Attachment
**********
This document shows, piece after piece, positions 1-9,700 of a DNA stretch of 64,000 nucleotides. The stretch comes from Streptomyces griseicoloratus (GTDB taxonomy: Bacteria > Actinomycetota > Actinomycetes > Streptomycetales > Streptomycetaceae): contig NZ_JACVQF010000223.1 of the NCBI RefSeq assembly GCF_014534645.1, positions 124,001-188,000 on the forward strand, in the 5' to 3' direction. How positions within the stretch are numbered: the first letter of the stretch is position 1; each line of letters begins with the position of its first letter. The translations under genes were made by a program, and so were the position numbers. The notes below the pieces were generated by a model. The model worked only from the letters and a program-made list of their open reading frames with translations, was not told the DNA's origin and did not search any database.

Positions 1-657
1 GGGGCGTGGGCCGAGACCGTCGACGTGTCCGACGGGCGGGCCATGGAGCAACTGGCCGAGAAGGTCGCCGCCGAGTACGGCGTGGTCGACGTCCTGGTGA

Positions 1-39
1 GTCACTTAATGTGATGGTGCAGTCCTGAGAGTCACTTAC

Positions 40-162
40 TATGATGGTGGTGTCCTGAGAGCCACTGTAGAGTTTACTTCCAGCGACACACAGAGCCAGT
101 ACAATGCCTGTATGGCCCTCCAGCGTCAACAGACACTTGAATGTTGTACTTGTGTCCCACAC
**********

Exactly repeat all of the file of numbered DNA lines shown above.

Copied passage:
This document shows, piece after piece, positions 1-9,700 of a DNA stretch of 64,000 nucleotides. The stretch comes from Streptomyces griseicoloratus (GTDB taxonomy: Bacteria > Actinomycetota > Actinomycetes > Streptomycetales > Streptomycetaceae): contig NZ_JACVQF010000223.1 of the NCBI RefSeq assembly GCF_014534645.1, positions 124,001-188,000 on the forward strand, in the 5' to 3' direction. How positions within the stretch are numbered: the first letter of the stretch is position 1; each line of letters begins with the position of its first letter. The translations under genes were made by a program, and so were the position numbers. The notes below the pieces were generated by a model. The model worked only from the letters and a program-made list of their open reading frames with translations, was not told the DNA's origin and did not search any database.

Positions 1-657
1 GGGGCGTGGGCCGAGACCGTCGACGTGTCCGACGGGCGGGCCATGGAGCAACTGGCCGAGAAGGTCGCCGCCGAGTACGGCGTGGTCGACGTCCTGGTGA

Positions 1-39
1 GTCACTTAATGTGATGGTGCAGTCCTGAGAGTCACTTAC

Positions 40-162
40 TATGATGGTGGTGTCCTGAGAGCCACTGTAGAGTTTACTTCCAGCGACACACAGAGCCAGT
101 ACAATGCCTGTATGGCCCTCCAGCGTCAACAGACACTTGAATGTTGTACTTGTGTCCCACAC